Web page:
Health foundation honors Safe School Ambassadors
Each year some 160,000 students nationwide report staying home from school because they are afraid they’ll be picked on, teased, beaten up or otherwise harassed by fellow students.
But now there is a program aimed directly at minimizing the power of bullies in schools from Aspen to Rifle, and it involves training kids to deal with the problem themselves.
The Children’s Health Foundation will hold a private luncheon to honor more than 600 elementary, middle and senior high students from 14 area schools for their service in the Safe School Ambassadors Program.
The program, foundation Executive Director Mardell Burkholder said, is designed to train youngsters of all ages to be on the watch for instances of teasing, bullying, harassment “and other forms of mistreatment that often go unnoticed by adults.”
When they spot that kind of behavior, the “student ambassadors” are expected to intervene and put a stop to it, using the training they have received in two-day sessions to defuse the situation.
Burkholder, who was with Challenge Aspen until last year, said this week that the Children’s Health Foundation is working with a three-year grant from the Colorado Trust to implement the Safe School Ambassadors program, which the Community Matters organization of California created.
The program involves selecting students to participate, selecting a program adviser for each participating school, and training them, Children’s Health Foundation Program Director Allison Bartholomaus said.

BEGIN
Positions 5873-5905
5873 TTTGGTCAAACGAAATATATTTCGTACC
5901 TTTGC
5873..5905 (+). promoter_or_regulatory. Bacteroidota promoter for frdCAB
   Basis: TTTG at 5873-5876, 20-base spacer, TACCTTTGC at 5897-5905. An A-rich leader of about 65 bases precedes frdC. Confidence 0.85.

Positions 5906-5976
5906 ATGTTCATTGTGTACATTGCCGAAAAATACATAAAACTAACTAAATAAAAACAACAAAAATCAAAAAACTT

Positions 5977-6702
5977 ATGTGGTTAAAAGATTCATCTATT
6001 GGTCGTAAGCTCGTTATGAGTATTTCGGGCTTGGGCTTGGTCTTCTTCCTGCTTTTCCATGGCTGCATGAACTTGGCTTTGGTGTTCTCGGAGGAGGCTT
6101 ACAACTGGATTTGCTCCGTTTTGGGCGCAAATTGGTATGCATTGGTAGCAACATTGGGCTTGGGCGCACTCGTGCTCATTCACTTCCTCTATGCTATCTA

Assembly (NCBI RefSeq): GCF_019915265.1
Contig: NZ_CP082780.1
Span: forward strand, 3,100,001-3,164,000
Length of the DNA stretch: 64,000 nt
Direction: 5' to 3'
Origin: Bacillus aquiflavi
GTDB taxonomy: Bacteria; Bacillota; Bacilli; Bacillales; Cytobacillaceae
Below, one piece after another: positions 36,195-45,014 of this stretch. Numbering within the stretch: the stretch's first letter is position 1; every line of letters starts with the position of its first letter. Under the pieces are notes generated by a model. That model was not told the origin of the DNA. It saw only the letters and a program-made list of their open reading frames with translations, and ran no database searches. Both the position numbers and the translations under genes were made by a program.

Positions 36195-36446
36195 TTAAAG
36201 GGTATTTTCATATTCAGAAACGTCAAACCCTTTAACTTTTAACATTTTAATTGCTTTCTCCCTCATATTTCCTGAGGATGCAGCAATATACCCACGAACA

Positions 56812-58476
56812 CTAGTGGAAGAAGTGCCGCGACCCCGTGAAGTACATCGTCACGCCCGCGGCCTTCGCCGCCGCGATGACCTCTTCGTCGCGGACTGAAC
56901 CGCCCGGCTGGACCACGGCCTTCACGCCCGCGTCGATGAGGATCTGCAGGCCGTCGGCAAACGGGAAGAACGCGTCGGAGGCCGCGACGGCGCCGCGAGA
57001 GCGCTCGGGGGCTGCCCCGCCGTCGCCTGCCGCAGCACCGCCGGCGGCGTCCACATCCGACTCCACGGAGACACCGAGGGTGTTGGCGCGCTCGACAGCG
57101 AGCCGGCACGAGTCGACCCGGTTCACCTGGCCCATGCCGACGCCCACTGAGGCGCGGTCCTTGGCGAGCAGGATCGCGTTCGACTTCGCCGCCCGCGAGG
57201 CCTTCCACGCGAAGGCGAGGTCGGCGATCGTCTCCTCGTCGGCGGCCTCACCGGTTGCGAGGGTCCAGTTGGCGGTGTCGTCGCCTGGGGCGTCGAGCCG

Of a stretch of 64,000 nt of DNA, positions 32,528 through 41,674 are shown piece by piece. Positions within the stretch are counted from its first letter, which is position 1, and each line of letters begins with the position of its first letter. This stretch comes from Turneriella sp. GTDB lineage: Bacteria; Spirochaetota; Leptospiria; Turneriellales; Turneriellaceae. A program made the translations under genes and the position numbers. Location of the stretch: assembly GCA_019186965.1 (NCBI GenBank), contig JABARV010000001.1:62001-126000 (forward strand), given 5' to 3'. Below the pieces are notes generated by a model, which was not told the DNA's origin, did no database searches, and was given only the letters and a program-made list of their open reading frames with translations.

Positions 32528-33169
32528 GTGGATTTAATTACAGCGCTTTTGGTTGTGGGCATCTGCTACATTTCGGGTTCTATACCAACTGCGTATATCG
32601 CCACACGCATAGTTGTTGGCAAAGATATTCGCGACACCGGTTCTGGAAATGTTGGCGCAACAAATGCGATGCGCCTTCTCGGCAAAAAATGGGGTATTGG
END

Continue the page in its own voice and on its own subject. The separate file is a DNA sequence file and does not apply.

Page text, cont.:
That training, she said, involves instruction in how to deal with certain situations, whether on the playground, in the hallways or in a classroom.
Bartholomaus said the training focuses mostly on the kids, teaching them basic techniques such as distracting or reasoning with a bully; offering support to the one being bullied; getting help from an adult; engaging in a conversation to explore and balance the two sides of the situation; and simply listening to those involved.
“They do a lot of role-plays … little skits” during the training sessions, Bartholomaus said. “They really teach kids to do this in an indirect way, so it doesn’t come across as invasive.”
The program typically selects “peer leaders,” Bartholomaus said, on the theory that the student body generally respects such students. The program is selecting next year’s crop of trainees now, and parents can call the schools if they believe their child would make a good ambassador.
The recognition luncheon will be from 11:30 a.m. to 1:30 p.m. Friday, April 14, at the Hotel Colorado, 526 Pine St. in Glenwood Springs. It will feature talks by Challenge Aspen founder Amanda Boxtel on “Believing in Yourself”; Rick Phillips, executive director of Community Matters; Ed Lucero, senior program officer of the Colorado Trust; and several student ambassadors.
The public is welcome at the recognition presentation, scheduled for 12:15-1:30 p.m., though organizers said the room is likely to be standing-room-only for the presentation.
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